By symmetry considerations the free-boundary plasma equilibrium problem can be reduced to a scalar semi-linear elliptic one for the flux of the poloidal magnetic field (see Sect. 2.1 for details and references or [3, Sect. 1.2]). As the magnetic field and the current density are tangential to the level sets of the poloidal flux, the precise calculation of the level set distribution for the poloidal flux is fundamental in tokamak science. Hence, it is important to have good approximations not only of the poloidal magnetic flux but also of its derivatives.

In Fig. 1 we show a sketch of the cross section of a tokamak. It contains the geometrical details such as coils, passive structures and the iron core, that need to be accurately resolved by a triangulation. A peculiarity of the free-boundary plasma equilibrium problem is the unknown plasma domain, that is implicitly given as the domain that is bounded by the largest contour line of the poloidal flux that it not intersected by the limiter (see Fig. 2). Depending on the combination of coil currents, the plasma boundary, a contour line of the poloidal flux, either touches the limiter, the so-called limiter configuration, or is fully detached from the limiter. The latter is called divertor configuration or X-point configuration as the plasma boundary contains a saddle point of the poloidal field. In the very early tokamak devices the plasma was always attached to the limiter, while later the focus shifted towards devices that create free standing plasmas that are completely detached from material that would have to resist extremely high temperatures, otherwise. This allows to maintain plasmas at much higher temperatures. But even though a direct contact of plasma and material is avoided there are nevertheless high temperature heat loads on some parts of the material inside the tokamak. Particles that escape from the plasma hit the limiter at places where the limiter intersects with the contour lines of the poloidal flux. But since the toroidal component of the particle velocity is very large, the impact place is in the vicinity of the X-point. This may damage the device since the particles deposit their significant energy on a relatively small area leading to unacceptably high heat flux densities. To mitigate the heat flux impact several strategies are proposed. One of these strategies aims at the exploration of the so-called snowflake configuration [30, 31]. A snowflake configuration (see Fig. 2 right) is obtained when there is a point where not only the gradient of the poloidal flux vanishes but also its second order derivatives. This second condition implies that contour line through this point has more than four different branches. It thus results that the heat flux load is distributed over a larger impact area.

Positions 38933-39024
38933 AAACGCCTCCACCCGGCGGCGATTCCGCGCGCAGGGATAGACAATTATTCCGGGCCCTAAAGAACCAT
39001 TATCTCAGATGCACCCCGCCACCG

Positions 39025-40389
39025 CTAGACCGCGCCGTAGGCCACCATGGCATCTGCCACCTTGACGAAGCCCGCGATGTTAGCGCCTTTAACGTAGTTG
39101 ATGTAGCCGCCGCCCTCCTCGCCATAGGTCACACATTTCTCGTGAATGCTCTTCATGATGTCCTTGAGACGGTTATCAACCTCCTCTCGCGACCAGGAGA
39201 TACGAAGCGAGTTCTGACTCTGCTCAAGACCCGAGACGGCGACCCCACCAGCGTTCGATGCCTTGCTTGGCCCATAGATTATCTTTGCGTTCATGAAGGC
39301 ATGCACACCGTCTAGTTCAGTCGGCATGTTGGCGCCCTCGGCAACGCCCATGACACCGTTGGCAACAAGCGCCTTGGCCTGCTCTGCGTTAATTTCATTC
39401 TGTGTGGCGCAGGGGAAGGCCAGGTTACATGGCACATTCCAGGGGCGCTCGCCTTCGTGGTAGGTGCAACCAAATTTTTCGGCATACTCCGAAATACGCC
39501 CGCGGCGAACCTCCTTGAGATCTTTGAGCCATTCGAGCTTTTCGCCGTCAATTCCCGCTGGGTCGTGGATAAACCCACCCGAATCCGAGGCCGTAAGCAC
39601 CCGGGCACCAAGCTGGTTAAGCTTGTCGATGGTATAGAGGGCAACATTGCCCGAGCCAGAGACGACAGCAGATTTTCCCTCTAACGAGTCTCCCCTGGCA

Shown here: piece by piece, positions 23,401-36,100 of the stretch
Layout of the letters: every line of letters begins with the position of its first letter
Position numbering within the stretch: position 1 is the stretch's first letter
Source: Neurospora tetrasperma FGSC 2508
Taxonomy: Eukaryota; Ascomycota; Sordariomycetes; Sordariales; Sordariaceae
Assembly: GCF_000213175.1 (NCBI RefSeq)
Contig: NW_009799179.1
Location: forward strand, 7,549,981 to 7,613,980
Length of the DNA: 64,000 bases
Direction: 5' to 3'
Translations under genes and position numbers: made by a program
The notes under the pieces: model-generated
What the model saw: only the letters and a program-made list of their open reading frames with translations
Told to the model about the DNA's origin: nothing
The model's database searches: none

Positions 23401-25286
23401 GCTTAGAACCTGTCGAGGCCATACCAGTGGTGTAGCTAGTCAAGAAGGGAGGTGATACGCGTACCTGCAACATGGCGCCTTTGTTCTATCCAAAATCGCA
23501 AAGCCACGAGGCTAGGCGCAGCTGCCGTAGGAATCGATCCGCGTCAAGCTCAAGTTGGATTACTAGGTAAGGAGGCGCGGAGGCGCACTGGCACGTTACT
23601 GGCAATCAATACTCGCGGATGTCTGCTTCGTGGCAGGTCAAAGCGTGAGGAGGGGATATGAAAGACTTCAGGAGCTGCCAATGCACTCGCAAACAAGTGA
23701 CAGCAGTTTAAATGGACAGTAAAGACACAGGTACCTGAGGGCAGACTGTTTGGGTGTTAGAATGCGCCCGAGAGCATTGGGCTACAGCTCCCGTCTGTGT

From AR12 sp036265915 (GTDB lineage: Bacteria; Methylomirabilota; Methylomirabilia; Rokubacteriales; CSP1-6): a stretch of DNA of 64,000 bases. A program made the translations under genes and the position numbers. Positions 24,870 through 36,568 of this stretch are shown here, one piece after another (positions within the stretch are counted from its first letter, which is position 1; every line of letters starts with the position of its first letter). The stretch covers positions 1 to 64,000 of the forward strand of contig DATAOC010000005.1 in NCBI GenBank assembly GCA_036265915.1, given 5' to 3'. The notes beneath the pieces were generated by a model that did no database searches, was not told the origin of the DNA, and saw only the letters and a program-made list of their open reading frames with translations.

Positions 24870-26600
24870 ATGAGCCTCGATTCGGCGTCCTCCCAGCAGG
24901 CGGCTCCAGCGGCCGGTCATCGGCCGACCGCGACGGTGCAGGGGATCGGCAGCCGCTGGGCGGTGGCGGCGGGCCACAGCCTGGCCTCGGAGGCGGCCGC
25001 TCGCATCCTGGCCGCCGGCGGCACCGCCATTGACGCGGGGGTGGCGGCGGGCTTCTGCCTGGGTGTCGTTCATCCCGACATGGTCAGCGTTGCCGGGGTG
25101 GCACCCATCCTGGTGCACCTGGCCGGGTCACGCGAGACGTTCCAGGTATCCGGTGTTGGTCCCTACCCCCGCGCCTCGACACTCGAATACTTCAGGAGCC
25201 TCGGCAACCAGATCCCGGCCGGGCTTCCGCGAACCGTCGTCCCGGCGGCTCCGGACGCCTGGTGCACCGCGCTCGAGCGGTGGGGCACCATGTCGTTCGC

Figure 1
Figure 1

Geometric details of a tokamak in the poloidal plane. Coils, passive structures, iron core and limiter

Figure 2
Figure 2

Sketch for characteristic plasma shapes. Contour lines (black) of the poloidal flux and plasma domain (red): The plasma boundary either (left) touches the limiter (gray) or the plasma is enclosed by a flux contour line (middle and right) that passes through a saddle point. This can be a non-degenerated (middle) in the X-point configuration or degenerated (right) saddle point in the snowflake configuration

In [21] we introduced a FE method on composite meshes (see Fig. 3) for free-boundary plasma equilibrium problems and showed that the numerical calculation of such equilibria benefits from approximating the poloidal flux through some higher regular FE functions in the interior of the limiter. In the present paper we extend our previous work to determine coil current distributions that create snowflake configurations. We formulate this task as optimal control problem that is discretized with higher regular FE functions on the composite meshes. While FE methods on composite meshes are widely used in practice, their theoretical foundation is fairly limited in the literature. Therefore, we report here also extensive experimental convergence results that provide reassuring foundations for this application.